Munchkin Latch Review
Pros: Easy cleaning & transfer
Cons: Plastic, nipple collapse, venting, assembly, can leak
Our Analysis and Test Results
This chart shows a comparison of the overall scores for the products we tested in this bottle review.The Munchkin bar is blue.
The subsections below provide additional details on what we liked and disliked about the Munchkin that contributed to its overall score.
The basic concept and design of the Munchkin Latch seems to be one we should like and in theory it is. The Latch scored well in our tests for leaking, because we didn't experience any leaking. However, we do have concerns that the blue valve could become perforated or be inserted incorrectly resulting in leaking, as described by many Amazon users. We do however, like the softer nipple that swivels and bends with baby's position and can move back to baby's soft palette for a more natural latch. The baby's in our tests really did seem to enjoy the more natural latch of the Munchkin bottle compared to the competition, which is no small feat and sometimes all a parent can hope for when it comes to getting baby to accept a bottle in the first place. In our tests this bottle helped create a better transition between the breast and bottle.
We also like the wide mouth opening on the bottle itself which made getting a cleaning brush inside easier, but more importantly made transferring breast milk less risky and resulted in fewer spills (especially with frozen milk). This is a big win in our book as some mothers can struggle to make enough milk and every ounce of milk counts. We also like that this bottle is relatively lightweight, average for plastic options, but lighter than glass, and that it is an easy shape for baby to hold.
While we didn't experience any leaking in our tests, we are worried the design of the anti-colic valve could result in leaking should it become perforated or be assembled incorrectly. In addition, we notice a fairly high number of complaints from Amazon users that their blue valves did leak fairly consistently giving our concerns more merit than mere speculation.
The nipple on the Latch is fairly soft which is a good thing, but the design seems to result in nipple collapse more than some of the competition. This can result in baby losing the nipple and growing agitated trying to feed from a nipple-less bottle. We also found the nipple portion of the bottle is difficult to get seated right on the bottle leading to frustration for parents in the middle of the night when maybe their sleep deprived brains and hands aren't working at their best. It seems like the ridges that help the nipple move and shift in response to baby, also make it hard to put together. No other nipples can be used with this bottle, so if you or baby decide the nipple is a no go, then the entire bottle will also have to go.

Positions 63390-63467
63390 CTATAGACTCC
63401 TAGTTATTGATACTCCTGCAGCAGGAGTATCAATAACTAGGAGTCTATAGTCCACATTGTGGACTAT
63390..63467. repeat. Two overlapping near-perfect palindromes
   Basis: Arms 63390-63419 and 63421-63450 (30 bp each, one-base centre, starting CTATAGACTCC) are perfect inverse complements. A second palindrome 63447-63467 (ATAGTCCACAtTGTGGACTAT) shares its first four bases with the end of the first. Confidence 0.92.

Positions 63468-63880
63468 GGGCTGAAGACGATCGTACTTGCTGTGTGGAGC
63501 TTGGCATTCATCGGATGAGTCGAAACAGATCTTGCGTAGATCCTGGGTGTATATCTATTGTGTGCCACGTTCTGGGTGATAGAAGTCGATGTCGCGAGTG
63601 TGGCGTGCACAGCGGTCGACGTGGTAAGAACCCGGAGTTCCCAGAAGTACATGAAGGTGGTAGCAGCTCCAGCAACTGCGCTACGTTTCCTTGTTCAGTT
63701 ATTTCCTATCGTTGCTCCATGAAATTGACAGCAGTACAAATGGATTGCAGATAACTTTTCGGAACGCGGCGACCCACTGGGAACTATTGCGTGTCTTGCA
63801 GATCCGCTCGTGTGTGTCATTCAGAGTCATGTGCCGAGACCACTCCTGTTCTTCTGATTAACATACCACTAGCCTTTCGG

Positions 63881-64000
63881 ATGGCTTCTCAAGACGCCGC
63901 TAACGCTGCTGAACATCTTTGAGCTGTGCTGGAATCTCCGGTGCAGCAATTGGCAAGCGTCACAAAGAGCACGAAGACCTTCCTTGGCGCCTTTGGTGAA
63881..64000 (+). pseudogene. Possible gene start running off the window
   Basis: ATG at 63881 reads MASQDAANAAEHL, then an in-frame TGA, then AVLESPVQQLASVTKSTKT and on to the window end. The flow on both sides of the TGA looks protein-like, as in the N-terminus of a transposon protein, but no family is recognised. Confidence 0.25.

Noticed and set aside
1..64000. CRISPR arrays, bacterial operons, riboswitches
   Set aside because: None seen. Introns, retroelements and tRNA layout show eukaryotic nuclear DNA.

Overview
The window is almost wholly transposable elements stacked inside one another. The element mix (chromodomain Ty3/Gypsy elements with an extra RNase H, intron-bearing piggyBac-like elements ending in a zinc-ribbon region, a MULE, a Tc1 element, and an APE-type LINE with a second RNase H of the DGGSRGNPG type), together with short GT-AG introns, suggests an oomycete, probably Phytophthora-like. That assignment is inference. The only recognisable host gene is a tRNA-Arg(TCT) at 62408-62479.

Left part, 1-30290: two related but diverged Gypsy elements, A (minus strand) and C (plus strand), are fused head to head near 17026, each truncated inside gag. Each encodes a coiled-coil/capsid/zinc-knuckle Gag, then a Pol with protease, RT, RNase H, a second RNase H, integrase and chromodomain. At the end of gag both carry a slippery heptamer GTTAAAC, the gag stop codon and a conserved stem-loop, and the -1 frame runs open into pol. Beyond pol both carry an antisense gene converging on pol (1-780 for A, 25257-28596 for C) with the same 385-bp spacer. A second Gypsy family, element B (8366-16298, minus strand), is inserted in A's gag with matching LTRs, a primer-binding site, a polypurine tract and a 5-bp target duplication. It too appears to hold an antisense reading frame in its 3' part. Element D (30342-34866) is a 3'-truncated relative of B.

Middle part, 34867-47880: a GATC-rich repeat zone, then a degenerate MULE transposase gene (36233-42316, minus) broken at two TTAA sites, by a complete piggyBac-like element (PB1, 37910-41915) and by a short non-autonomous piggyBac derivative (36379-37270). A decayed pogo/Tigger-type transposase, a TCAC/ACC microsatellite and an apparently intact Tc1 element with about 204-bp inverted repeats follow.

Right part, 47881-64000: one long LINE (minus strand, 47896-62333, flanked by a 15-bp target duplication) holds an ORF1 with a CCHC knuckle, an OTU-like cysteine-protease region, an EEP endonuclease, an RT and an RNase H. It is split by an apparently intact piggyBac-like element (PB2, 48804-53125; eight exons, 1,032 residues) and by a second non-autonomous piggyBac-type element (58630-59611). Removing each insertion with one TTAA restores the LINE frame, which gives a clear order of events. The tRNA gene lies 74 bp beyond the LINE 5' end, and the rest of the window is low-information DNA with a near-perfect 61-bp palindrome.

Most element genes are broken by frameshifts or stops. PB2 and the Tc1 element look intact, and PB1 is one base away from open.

We aren't big fans of assembling or cleaning the Latch; it has more parts than some of the other options we looked at and the design of the bottle requires additional cleaning tools over the simple bottle brush most parents expect to buy. While the wide mouth makes getting an ordinary brush inside, the anti-colic valve requires special attention to ensure it is clean and this is best done with the special tool sold by Munchkin for this purpose. This increase the overall cost of the bottle and the time involved in cleaning and maintaining it. Time and money are two things that tend to be limited when your baby arrives, which is why we don't like this feature or need.
Ease of use also suffered for the Latch with a design that requires special instructions to install to ensure it works correctly. We found the instructions overly involved for a bottle and the potential for mistakes is higher than necessary. Making a mistake could influence how well the bottle works and whether or not it leaks. The valve design also means it can't be used with a bottle warmer because the possibility of steam or warming water entering into the bottle is high and not healthy for baby (even though Munchkin sells a bottle warmer, it is not compatible with their only bottle). The overall shape and design is similar to simpler bottles you can use in a warmer and don't require special instructions to assemble. This makes the Latch kind of hassle compared to the competition that scored higher in our tests. This valve will also need to be replaced at regular intervals, which increases the overall cost and continued maintenance of this bottle over the usual nipple replacement.
From the Munchkin website:
We also don't like that this bottle is made of plastic. While the plastic is BPA-free it could potentially still contain other endocrine interrupters and definitely isn't as inert as glass. In addition, nutrients in breastmilk have been known to cling to the sides of plastic bottles unlike glass, thereby decreasing the nutritional content of the breast milk you've worked so hard to achieve. Even if you use the bottle with formula, the plastic can cause more clinging and make it more difficult to clean than glass bottles. This where safety standards for production of plastics are stricter.
The Munchkin Latch bottle might be a good option for babies that are struggling to obtain a good latch with other bottle options, but while the price is about average for plastic bottles, the materials and construction don't seem to warrant the cost for most parents. In the end, we feel this bottle has too many design features that could, or does, cause potential problems that impact performance and ease of use. These features add little for overall functionality, but create the need for additional cleaning and assembly steps that could result in a leaking or poorly cleaned bottle. In addition, the cost for valve replacement in conjunction with nipple replacement increases the cost of using this bottle long term.
— Juliet Spurrier, MD & BabyGearLab Team